" the ends of the earth." Uganda Mission Trip

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The main purpose for our team's trip to Uganda was to determine if we will partner with Children’s HopeChest and establish what’s known as a Carepoint in a new village. 

Carepoints are vital for the community and include building restrooms, a kitchen, an office space, and a large room for education to take place. These Carepoints assist 150 children. Beyond the building, the hope is to match the talents and gifts of the sponsoring church with the talents and gifts of the community for long-term community impact in Uganda.
We visited an established CarePoint in Bukadea, Uganda. This is one that had been up for 8 years. We spent several hours there to see how it works. When we arrived, it was perhaps the most joyful, friendly, warm greeting we had ever received! The people of Uganda have the spiritual gift of hospitality. As a church, we have been speaking of joy for the month of December, and I can truly say, we have much to learn about joy from the Ugandan people. 
We toured the facility and met with the HopeChest staff at Bukadea.  We learned of how HopeChest had helped them at the start and then saw how they had several different projects that were income generating for them, everything from tailoring, to aluminum, to making sweaters, etc. These projects wouldn’t have happened without an initial investment from HopeChest but it’s amazing to see how the Ugandan people have owned it and helped change their community.
After finally arriving at our destination for the first couple of nights, we got a much-needed night of sleep. We woke up Sunday morning with some more energy, and enjoyed breakfast before heading off to a church in Odudui, Uganda.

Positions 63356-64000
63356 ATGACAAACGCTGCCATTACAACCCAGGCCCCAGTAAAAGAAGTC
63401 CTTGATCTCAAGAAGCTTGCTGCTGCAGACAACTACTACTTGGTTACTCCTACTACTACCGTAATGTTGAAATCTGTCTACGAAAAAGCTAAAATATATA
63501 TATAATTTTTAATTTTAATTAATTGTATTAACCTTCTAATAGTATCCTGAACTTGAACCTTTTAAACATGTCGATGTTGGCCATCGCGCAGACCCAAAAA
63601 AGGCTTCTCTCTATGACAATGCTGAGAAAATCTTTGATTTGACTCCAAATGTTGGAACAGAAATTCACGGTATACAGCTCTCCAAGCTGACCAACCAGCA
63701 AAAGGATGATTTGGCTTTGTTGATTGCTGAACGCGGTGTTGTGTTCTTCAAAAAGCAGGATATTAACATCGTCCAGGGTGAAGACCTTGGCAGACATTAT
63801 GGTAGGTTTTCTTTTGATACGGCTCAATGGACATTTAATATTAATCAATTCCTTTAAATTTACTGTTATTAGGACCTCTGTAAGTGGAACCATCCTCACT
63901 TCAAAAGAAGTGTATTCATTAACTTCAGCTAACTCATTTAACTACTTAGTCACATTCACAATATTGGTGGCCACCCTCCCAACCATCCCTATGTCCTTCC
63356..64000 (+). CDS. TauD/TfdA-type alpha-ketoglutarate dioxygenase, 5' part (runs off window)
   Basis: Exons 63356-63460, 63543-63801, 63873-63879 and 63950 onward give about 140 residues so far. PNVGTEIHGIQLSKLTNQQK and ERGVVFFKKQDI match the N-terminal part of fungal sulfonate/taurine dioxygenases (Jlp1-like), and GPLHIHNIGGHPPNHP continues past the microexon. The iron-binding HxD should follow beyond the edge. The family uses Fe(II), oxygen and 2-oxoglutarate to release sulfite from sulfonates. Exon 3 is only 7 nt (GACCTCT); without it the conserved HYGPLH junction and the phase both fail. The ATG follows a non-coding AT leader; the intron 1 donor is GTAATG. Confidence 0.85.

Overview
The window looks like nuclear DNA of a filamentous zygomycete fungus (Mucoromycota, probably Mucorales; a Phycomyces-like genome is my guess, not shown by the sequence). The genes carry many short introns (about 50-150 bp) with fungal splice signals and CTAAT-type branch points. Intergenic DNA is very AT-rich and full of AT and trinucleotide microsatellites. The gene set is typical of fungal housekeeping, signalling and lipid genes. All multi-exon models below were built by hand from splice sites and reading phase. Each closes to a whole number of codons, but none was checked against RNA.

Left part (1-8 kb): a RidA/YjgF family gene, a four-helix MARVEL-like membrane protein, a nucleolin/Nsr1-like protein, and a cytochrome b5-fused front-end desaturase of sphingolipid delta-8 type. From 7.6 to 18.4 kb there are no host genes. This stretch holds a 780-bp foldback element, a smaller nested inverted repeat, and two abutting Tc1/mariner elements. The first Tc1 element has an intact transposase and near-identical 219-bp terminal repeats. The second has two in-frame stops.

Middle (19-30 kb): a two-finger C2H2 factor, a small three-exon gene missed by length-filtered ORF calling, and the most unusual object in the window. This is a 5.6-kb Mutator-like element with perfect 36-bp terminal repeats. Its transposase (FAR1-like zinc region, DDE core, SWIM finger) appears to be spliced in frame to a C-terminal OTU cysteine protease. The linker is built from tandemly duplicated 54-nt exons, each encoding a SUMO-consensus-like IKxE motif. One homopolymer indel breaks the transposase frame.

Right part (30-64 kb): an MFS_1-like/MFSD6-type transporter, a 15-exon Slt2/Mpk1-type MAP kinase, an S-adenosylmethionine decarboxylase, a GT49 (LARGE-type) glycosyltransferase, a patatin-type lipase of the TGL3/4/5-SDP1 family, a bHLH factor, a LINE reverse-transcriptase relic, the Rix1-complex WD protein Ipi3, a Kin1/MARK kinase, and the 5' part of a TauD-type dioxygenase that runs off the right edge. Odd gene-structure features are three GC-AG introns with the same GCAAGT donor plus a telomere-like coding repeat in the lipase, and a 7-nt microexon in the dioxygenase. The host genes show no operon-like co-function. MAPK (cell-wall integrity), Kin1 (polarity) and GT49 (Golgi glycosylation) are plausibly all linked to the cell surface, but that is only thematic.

Odudui is about a 45-minute drive from where we are staying in Soroti, Uganda. This is the one available CarePoint we are seeing in Uganda. An available CarePoint means Children’s HopeChest is looking for a community-to-community partnership with a local church in the USA.

Upon arriving at the church in the bus we were surrounded by the most joyful human beings on the planet. They were so encouraging and so happy to see our team. Immediately we went into the church service to hear some Ugandan praise and worship.  It was an amazing experience.
During church, the team got to announce ourselves and why we were there. Much of our team was led to help the children in their version of children’s church. I was then able to share a sermon based on Matthew 9:24-27 and the importance of following Jesus and His words as disciples. 

After church, we got to play with the kids and even learned a tribal dance. Then we met with leadership at the church to hear of the challenges that their community and church is facing. Amongst them all were the availability of clean water, early teen pregnancy, and caring for the widows and orphans in the community.

Finally, we went and toured the village and got to see firsthand where the school was located, how to pump water from the well (and all of the challenges associated with it), and the hospital.